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Finalists Named for Historic MN Bridge

Wednesday, January 20, 2021

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Last week, reports indicated that only four communities remained in a fight to claim and reuse a historic bridge from southern Minnesota.

The Kern Bridge, a retired, single-span, wrought-iron, bowstring arch through truss resting on limestone abutments, was constructed by John Mahowald and the Wrought Iron Bridge Company in 1873. At the time of its construction, the bridge was considered significant as it was the only example of a bowstring through truss bridge in Minnesota, in addition to its long span length.

Originally located in the southeast corner of South Bend Township in Blue Earth County, Minnesota, the structure was removed last February due to crumbling abutments. Using two cranes, the 189-foot-long wrought-iron bridge was hoisted from its perch above the Le Sueur River and placed along the riverbank where it was dismantled and stored in four storage containers awaiting relocation.

Eligible Recipients

According to MPR News, to be eligible as a recipient of the bridge, the individual(s) must be able to rehabilitate the bridge to its historic standard.

“We want (the bridge) to be re-listed” on the National Register of Historic Places, District 7 State Aid Engineer Lisa Bigham said. “We want it to be used. It wasn’t just to put it somewhere and forget about it. We want it to be restored and used and maintained.” / Nathan Holth

Last week, reports indicated that only four communities remained in a fight to claim and reuse a historic bridge from southern Minnesota.

In addition to restoring the structure to historic standards, the Minnesota Department of Transportation noted on its “Available Bridges” page that cities, counties and state agencies qualify as recipients for the structure, however, cities of less than 5,000 population required a county sponsor.

Thus far, the Kern Bridge has received eight applications and letters of intent, to which MnDOT has already narrowed down to four finalists: Watonwan County, Sherburne County, Mankato and Fergus Falls.

Bigham anticipates a decision to be made next month, with the installation of the bridge at its new location sometime in 2024, once all the parts are refurbished and reassembled. Federal funding would provide the recipient of the Kern Bridge 80% of the money needed to relocate the span, which Bigham estimates will cost about $2 million.

Buying Bridges

The Kern Bridge isn’t the only available bridge to the public, though. For just $1, someone could buy the Eden Bridge in Brown County, Minnesota. Built in 1918, this Warren pony truss bridge carries County State Aid Highway 8 over the Minnesota River and links Eden Township in Brown County to Camp Township in Renville County.

According to reports, the structure has plans to be replaced as it's too narrow for modern farm equipment—measuring only 18 feet wide.

While the cost of the bridge is extremely low, Bigham says that whoever purchases the bridge will have to haul it away themselves. The county is accepting letters of interests through the end of June.

Like MnDOT, other state agencies have also attempted selling, auctioning or in some cases, giving away its retired bridge structures. Most recently, in November of last year, the Michigan Department of Transportation made five sections of original steel grating from the Mackinac Bridge available through the Mackinac Bridge Authority.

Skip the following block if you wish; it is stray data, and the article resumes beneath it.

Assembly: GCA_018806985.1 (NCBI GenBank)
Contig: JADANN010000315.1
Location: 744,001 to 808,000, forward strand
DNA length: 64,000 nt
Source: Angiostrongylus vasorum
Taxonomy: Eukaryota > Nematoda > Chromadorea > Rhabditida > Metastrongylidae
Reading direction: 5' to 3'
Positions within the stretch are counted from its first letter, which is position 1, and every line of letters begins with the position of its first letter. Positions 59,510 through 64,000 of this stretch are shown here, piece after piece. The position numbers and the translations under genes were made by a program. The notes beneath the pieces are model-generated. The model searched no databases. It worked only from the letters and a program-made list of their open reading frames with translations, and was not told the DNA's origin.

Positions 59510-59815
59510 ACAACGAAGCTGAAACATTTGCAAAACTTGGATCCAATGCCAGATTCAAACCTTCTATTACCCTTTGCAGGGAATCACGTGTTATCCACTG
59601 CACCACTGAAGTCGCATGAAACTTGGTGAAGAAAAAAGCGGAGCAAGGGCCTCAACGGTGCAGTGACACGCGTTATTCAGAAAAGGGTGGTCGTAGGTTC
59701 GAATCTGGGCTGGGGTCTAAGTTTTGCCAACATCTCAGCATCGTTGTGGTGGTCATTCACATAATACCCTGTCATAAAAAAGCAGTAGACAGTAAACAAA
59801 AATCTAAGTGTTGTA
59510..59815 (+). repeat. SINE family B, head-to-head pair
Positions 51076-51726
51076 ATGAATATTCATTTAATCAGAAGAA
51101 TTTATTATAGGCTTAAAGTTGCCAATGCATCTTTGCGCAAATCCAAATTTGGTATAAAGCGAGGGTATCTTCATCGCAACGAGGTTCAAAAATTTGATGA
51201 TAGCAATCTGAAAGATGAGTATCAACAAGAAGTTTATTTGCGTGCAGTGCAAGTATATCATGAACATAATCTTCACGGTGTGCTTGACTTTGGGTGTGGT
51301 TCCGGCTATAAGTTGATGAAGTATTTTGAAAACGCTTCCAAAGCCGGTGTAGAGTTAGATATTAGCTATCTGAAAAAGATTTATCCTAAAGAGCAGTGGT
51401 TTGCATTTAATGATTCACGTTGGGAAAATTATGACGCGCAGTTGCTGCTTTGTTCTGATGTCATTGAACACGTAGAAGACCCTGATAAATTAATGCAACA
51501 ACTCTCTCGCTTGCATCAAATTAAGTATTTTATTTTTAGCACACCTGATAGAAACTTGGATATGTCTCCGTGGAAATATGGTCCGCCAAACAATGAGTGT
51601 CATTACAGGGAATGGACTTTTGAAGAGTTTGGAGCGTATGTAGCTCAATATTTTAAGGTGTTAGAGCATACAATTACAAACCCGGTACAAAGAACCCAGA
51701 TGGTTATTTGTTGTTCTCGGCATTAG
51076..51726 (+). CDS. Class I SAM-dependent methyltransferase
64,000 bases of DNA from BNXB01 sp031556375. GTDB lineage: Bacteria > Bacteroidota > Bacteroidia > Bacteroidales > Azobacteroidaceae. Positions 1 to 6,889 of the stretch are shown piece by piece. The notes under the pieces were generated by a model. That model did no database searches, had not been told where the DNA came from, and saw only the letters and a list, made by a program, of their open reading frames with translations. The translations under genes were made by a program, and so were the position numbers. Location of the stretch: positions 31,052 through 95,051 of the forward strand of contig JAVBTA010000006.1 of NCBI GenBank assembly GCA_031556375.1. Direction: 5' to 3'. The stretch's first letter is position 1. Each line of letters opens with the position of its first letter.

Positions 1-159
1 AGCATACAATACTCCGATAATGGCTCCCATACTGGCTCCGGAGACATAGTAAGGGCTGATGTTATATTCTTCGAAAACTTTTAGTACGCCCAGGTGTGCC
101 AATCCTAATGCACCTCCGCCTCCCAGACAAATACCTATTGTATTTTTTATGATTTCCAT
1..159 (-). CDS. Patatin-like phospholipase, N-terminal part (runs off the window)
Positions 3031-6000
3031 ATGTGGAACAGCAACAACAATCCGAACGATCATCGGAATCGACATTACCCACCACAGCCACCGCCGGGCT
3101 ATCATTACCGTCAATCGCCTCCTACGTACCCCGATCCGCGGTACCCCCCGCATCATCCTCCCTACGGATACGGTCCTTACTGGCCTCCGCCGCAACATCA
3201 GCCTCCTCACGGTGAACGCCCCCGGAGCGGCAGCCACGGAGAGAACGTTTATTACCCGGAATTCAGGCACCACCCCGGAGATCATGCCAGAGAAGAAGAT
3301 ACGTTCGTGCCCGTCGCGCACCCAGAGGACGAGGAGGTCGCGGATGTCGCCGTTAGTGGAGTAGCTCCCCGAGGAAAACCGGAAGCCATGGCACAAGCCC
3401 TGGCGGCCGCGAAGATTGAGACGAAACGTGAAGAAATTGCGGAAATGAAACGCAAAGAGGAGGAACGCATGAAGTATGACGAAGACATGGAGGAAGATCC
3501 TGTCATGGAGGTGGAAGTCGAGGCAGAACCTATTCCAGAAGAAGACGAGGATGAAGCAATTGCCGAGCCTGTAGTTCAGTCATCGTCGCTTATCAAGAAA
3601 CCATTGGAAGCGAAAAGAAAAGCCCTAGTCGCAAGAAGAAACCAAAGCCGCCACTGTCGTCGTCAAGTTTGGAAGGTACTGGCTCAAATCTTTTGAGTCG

The five sections went up for auction on GovDeals, a liquidity services marketplace. Each piece of the steel grating weighed roughly two tons and measured 5.5 feet by 38 feet long, with a depth of 5 inches. According to MDOT, each piece featured corrosion and section loss appropriate to steel of its age.

However, the grating was also originally coated with lead-based paint. Although much of the coating system worn off, highest bidders awarded the auctioned sections were required to sign a “hold harmless agreement” related to the lead paint and the structural condition of the grating.

A year before the auction, the Missouri Department of Transportation announced that a number of bridges were available for free. The catch? Interested parties had to pay for structure relocation.

The bridges on the list were eligible for listing on the National Register of Historic Places, or had already been marked as being on the list. The structures available at the time included:

  • The Moscow Mills Bridge, a 215-foot-long pin-connected Pratt through truss bridge, built in 1885 by Raymond & Campbell, the first all metal truss wagon bridge trail to cross the Cuivre River in Lincoln County;
  • The 305-foot-long Thayer Viaduct, a one pin-connected Pratt through truss and two rigid connected Warren pony trusses built in 1930 by M. S. Cartter & Co., St. Louis and Martin Wunderlich;
  • The 157-foot-long Little Black River Bridge, a structure consisting of three Pratt pony truss spans, built in 1949 by Blackburn & Whiteside; and
  • The longest of the bunch, the Buck O’Neil Bridge, which is 2,764 feet long and was built by the American Bridge Company from 1955 to 1956, and is a steel tied through arch bridge.

Others on the list included: Highway 40 Bridge over Salt Creek and Katy Trail; Poplar Bluff Viaduct; Leeper Bridge; and Bridge 076001.4, Long Branch Bridge.


Tagged categories: Bridges; Bridges; Department of Transportation (DOT); Historic Preservation; Historic Structures; NA; North America; Program/Project Management; Quality Control; Rehabilitation/Repair

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